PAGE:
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The Conundrum of Tax Ownership — One Size Does Not Fit All
Now that another tax filing deadline is behind us, many organisations will begin to shift their focus from tax return compliance to tax planning for current and future operations. Some of these areas may include transferring assets or entering into financing arrangements with related and/or unrelated parties to improve cash flow positions. These opportunities often entail an analysis and determination of a property's "tax ownership," one of the most fundamental yet seemingly complicated concepts in tax law.
Taxand US discusses the complexities around the tax ownership rules arising from the fact that the various multifactor tests have evolved over many years from judicial decisions made in courts.
The relevant factors that a court will examine may vary in connection with the nature of the property under consideration.
The difficulty arises in:
- Identifying the relevant judicial opinions
- Parsing through the cases to ascertain the factors relevant to the current transaction
- Weighing the application of these factors to a particular set of facts that may or may not be consistent with the court cases from which the ownership factors were drawn.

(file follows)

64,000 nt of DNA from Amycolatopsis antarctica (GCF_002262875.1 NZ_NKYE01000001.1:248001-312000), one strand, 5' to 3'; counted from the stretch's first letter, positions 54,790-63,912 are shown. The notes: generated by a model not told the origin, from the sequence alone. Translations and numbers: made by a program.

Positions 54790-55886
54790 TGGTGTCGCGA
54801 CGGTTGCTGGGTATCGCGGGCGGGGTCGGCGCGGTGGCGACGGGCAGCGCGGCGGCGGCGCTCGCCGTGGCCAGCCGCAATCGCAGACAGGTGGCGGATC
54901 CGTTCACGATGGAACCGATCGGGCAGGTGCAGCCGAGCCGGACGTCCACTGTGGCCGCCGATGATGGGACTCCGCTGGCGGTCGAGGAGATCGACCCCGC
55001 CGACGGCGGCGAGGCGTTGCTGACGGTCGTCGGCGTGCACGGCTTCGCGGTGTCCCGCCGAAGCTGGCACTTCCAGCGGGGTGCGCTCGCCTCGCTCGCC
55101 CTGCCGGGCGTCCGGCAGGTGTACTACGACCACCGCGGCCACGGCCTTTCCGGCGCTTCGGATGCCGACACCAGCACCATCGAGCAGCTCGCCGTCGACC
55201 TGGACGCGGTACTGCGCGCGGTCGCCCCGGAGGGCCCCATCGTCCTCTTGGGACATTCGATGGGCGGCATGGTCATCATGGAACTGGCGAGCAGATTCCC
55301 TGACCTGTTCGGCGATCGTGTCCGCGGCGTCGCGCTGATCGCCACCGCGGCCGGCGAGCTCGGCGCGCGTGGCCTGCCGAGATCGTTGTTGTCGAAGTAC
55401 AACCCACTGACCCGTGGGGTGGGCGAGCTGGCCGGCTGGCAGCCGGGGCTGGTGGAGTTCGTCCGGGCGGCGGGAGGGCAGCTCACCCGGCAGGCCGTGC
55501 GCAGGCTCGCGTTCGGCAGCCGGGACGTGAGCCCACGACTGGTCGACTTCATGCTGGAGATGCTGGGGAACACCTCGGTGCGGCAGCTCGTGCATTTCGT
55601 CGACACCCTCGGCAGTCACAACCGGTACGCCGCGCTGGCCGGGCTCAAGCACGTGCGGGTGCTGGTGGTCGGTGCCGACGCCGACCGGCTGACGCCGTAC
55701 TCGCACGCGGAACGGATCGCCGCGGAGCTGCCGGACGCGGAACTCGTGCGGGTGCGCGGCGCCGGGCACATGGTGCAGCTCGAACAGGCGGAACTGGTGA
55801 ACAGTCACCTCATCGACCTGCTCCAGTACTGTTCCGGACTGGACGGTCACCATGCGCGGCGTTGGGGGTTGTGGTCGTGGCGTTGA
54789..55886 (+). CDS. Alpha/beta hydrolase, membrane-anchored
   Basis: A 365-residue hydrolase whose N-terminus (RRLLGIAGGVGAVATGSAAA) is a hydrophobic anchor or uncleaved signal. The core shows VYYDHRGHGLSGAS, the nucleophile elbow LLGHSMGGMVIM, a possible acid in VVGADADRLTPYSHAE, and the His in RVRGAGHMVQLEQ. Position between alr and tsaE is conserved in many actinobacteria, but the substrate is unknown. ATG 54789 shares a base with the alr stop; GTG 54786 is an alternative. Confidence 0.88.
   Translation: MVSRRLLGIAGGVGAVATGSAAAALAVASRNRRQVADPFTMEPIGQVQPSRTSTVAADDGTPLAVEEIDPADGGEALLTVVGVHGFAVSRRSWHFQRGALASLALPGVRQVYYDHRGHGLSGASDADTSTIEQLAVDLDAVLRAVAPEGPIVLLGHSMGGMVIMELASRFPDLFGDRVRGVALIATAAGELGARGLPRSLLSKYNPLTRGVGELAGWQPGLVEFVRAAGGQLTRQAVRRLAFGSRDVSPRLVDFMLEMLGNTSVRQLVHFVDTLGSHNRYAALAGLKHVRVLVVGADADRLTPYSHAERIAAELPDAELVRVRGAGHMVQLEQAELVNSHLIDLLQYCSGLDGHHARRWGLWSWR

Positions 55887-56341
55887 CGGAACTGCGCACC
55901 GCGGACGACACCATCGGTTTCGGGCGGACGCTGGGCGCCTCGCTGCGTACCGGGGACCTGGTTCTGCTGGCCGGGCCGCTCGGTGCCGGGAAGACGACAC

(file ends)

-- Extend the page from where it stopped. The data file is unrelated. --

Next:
The tax ownership rules applicable to a particular transaction, whether it is a purported sale, a secured borrowing, a leasing transaction or the licensing of intellectual property can be a minefield to navigate. Taxpayers need to consider the relevant rules in order to mitigate the likelihood that the Service will seek to recharacterise the taxpayer's chosen form for a transaction. The consequences could be significant; the loss of cost recovery deductions, recognition of gain, responsibility to withhold US taxes in cross-border deals -- all which could have an unexpected and unwelcomed impact on a company's financial statements and cash flow. Although these rules have a rich history, their application continues to evolve, as can be seen in Calloway. A taxpayer's best defense is to be prepared by making tax ownership a part of every analysis.
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